Referring to FIGS. 5A to 5D, the line 200 in each of these Figures represents the input voltage Vi to the integrator circuit 156 appearing on the line 150, and the times t1 and t2 in each Figure respectively represent the times at which an integration operation commences and finishes under the control of the control signal INT. In FIG. 5A, the area under the line 200 between the times t1 and t2 represents a reference integration of the voltage V (with no currency note passing between the rollers 12 and 14) commencing at a first point in a revolution of the roller 12, the undulating configuration of the line 200 representing the roller noise. In FIG. 5B, the area under the line 200 between the times t1 and t2 represents an integration of the voltage V when a single or multiple currency note passes between the rollers 12 and 14 the integration commencing at the same point in a revolution of the roller 12 as in the case of the reference integration shown in FIG. 5A, and the note entering the nip of the rollers 12 and 14 after the time t1 and leaving the nip prior to the time t2. It will be appreciated that if the above-mentioned area in FIG. 5A is subtracted from the above-mentioned area in FIG. 5B, the resulting value will be proportional to the cross sectional area of single or multiple note which has passed between the rollers 12 and 14, and that the roller noise will have no effect on this resulting value. Also, it will be appreciated that the same resulting value will be obtained for two currency notes 16 passing between the rollers 12 and 14 in a fully superposed relationship as will be obtained for the same two notes 16 passing between the rollers 12 and 14 in a partially overlapping relationship. Similarly, the same resulting value will be obtained for a single note 16 as for the same note 16 folded about its long axis.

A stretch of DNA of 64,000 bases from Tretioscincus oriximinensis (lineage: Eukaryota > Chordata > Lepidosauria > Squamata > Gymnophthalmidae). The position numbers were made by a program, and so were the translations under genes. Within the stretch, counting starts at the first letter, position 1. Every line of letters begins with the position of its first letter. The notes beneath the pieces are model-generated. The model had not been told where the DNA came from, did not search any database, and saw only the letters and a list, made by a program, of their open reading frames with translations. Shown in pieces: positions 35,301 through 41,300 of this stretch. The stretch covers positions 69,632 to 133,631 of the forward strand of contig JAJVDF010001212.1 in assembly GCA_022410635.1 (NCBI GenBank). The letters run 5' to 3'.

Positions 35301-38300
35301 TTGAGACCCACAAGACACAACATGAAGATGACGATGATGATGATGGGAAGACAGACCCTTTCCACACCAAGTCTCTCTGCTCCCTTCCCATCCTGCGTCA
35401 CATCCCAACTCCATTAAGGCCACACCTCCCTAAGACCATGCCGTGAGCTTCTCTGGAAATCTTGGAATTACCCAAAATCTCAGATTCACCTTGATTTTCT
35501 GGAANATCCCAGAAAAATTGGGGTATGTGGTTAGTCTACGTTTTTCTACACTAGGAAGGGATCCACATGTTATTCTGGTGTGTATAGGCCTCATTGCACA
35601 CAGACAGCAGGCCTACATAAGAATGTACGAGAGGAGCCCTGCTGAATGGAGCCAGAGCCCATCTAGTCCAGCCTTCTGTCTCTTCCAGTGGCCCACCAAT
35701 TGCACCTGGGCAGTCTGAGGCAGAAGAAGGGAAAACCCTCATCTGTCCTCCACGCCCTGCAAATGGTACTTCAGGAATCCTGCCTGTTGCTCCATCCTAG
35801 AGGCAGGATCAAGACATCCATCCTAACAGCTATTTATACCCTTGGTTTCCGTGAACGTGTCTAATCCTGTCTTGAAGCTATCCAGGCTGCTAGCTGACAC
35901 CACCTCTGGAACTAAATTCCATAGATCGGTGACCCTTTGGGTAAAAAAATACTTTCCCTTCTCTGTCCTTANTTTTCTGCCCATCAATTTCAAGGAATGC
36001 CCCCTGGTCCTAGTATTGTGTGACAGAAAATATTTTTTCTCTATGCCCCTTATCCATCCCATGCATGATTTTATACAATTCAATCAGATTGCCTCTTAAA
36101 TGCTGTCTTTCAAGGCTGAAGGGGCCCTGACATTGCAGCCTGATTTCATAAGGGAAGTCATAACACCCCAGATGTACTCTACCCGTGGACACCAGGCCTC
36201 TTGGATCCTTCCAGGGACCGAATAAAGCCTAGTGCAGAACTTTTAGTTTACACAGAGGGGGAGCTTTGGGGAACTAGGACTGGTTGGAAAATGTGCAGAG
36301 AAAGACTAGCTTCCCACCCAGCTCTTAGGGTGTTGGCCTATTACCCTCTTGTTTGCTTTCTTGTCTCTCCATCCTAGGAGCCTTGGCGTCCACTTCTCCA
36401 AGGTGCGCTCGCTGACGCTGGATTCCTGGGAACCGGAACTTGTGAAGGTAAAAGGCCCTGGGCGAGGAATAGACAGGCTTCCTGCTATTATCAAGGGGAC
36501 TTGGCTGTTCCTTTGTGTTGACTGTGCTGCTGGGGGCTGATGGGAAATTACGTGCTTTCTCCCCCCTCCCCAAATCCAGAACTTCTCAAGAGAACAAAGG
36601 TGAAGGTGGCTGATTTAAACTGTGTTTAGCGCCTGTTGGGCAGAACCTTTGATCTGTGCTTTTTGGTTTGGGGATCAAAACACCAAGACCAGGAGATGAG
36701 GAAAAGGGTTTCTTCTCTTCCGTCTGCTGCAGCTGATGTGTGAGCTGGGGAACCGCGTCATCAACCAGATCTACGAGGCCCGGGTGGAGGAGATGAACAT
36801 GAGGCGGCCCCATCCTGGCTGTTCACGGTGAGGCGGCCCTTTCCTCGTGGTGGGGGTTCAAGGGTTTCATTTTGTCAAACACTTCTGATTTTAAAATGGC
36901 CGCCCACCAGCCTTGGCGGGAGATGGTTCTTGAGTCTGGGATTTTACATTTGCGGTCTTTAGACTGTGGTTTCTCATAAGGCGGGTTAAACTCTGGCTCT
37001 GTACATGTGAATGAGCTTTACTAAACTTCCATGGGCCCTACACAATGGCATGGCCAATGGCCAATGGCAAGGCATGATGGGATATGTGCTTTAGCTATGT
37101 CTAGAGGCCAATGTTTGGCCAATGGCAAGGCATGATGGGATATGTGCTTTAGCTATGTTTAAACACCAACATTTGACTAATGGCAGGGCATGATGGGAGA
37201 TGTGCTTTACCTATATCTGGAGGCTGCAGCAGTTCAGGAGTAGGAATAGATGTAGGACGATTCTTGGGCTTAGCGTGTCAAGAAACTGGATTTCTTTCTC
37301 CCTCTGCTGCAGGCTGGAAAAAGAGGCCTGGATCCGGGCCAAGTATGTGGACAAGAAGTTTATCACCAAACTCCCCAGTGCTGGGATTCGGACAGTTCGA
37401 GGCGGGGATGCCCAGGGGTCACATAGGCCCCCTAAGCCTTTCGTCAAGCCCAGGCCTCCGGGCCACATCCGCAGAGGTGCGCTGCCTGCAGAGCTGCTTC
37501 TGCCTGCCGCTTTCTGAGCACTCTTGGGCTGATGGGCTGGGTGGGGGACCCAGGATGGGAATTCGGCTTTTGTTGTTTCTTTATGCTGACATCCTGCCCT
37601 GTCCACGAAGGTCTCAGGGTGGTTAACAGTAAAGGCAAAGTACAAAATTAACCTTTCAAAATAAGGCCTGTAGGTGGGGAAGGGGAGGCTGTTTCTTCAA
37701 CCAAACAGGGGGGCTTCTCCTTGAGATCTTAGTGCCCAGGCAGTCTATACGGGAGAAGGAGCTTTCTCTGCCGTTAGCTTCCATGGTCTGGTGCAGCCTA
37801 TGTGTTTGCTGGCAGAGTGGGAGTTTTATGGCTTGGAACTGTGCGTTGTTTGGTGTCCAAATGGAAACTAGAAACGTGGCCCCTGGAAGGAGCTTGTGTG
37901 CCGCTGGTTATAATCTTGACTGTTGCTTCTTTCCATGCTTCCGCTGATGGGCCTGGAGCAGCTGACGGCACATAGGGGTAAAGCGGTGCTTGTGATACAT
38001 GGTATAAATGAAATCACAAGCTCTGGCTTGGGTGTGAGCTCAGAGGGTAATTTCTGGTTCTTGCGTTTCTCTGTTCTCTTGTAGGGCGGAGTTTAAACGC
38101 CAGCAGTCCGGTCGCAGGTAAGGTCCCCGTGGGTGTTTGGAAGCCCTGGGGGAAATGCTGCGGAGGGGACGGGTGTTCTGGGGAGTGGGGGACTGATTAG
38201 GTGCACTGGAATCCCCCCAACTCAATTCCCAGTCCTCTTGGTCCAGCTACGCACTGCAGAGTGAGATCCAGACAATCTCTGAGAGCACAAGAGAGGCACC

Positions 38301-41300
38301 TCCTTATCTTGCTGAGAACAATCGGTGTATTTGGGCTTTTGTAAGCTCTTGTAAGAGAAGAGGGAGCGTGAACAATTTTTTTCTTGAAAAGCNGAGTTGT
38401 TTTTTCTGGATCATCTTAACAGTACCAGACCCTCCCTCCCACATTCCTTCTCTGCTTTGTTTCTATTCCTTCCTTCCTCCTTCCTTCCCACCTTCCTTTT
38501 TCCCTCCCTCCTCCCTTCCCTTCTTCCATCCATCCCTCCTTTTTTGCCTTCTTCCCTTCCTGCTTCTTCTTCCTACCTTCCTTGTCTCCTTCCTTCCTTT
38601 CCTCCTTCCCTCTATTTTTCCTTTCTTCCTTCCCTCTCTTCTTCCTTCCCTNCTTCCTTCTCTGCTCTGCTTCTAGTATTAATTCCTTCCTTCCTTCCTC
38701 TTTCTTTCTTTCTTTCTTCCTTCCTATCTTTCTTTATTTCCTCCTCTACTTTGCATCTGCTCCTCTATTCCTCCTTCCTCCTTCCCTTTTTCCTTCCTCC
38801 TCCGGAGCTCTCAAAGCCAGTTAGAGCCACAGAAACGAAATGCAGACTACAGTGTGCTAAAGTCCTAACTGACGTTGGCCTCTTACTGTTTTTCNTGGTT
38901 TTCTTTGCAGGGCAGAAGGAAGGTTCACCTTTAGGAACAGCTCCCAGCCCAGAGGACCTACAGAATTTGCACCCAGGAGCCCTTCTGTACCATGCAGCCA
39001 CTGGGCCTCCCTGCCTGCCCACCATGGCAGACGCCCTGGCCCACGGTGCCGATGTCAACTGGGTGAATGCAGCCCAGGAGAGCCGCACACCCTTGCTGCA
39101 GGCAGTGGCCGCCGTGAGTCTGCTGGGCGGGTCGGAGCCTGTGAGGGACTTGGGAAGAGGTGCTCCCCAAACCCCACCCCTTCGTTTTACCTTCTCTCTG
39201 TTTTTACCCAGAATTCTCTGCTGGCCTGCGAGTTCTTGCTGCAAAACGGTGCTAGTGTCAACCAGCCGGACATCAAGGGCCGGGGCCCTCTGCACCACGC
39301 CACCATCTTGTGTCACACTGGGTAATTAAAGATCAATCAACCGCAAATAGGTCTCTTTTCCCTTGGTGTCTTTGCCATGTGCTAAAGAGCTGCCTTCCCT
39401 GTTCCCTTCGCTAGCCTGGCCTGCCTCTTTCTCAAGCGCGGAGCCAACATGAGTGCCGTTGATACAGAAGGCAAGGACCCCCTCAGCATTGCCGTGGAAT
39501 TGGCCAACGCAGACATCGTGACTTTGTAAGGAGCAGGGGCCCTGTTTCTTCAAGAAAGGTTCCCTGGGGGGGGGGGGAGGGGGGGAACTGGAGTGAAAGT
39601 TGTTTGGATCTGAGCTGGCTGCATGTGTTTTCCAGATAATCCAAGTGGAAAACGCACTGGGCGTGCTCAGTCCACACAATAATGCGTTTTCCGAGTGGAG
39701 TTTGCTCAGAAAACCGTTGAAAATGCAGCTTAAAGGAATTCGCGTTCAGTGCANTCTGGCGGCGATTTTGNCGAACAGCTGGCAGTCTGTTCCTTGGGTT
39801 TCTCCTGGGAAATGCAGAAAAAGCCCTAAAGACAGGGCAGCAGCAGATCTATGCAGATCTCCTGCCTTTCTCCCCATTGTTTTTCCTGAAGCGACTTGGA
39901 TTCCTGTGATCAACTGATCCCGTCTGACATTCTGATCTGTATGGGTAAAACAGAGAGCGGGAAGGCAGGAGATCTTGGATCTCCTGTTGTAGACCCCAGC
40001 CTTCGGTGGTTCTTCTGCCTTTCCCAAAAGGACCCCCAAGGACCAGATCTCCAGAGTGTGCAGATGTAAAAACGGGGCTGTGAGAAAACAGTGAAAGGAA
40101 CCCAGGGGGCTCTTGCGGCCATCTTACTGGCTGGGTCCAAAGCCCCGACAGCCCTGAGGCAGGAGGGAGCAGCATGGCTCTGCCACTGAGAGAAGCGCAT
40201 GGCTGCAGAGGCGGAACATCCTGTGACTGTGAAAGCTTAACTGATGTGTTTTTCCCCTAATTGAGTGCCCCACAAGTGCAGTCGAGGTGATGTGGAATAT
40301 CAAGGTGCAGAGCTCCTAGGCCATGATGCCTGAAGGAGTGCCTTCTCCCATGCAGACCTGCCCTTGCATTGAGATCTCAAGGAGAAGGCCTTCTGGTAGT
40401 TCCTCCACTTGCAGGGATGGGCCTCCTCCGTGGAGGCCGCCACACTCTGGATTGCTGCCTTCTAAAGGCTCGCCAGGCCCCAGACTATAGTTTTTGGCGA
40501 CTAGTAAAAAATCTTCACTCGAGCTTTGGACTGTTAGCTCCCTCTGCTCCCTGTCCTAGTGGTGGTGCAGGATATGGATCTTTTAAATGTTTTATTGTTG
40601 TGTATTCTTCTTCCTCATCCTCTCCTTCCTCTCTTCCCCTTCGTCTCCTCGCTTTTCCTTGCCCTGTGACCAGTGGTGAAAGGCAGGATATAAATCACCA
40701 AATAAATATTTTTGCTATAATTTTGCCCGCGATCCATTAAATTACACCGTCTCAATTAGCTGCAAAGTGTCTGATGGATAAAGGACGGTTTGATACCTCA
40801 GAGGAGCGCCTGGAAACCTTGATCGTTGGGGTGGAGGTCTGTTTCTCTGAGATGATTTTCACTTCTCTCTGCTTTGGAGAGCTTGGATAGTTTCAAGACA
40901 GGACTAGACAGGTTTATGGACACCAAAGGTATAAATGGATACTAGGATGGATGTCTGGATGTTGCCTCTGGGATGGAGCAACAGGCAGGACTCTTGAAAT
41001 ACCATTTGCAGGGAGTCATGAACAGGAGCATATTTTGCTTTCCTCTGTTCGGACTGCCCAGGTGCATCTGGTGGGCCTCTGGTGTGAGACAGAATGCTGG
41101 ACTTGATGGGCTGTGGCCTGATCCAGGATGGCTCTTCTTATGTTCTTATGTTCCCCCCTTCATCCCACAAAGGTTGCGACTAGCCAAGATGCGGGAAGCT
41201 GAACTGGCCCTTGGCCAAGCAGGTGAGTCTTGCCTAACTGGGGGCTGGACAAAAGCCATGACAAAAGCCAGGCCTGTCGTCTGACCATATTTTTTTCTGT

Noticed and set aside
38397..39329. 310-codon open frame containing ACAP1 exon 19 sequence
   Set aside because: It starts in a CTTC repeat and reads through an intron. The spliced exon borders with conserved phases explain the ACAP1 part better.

FIGS. 5C and 5D are respectively similar to FIGS. 5A and 5B, except that the integration operations illustrated in FIGS. 5C and 5D commence at a different point in a revolution of the roller 12 compared with the integration operations illustrated in FIGS. 5A and 5B. It should be understood that, provided an integration operation takes place over exactly one revolution of the roller 12, the result of the integration operation is not affected by the point in a revolution of the roller 12 at which the operation commences. Thus, the area in FIG. 5A under the line 200 between the times t1 and t2 is the same as the corresponding area in FIG. 5C, and the area in FIG. 5B under the line 200 between the times t1 and t2 is the same as the corresponding area in FIG. 5D.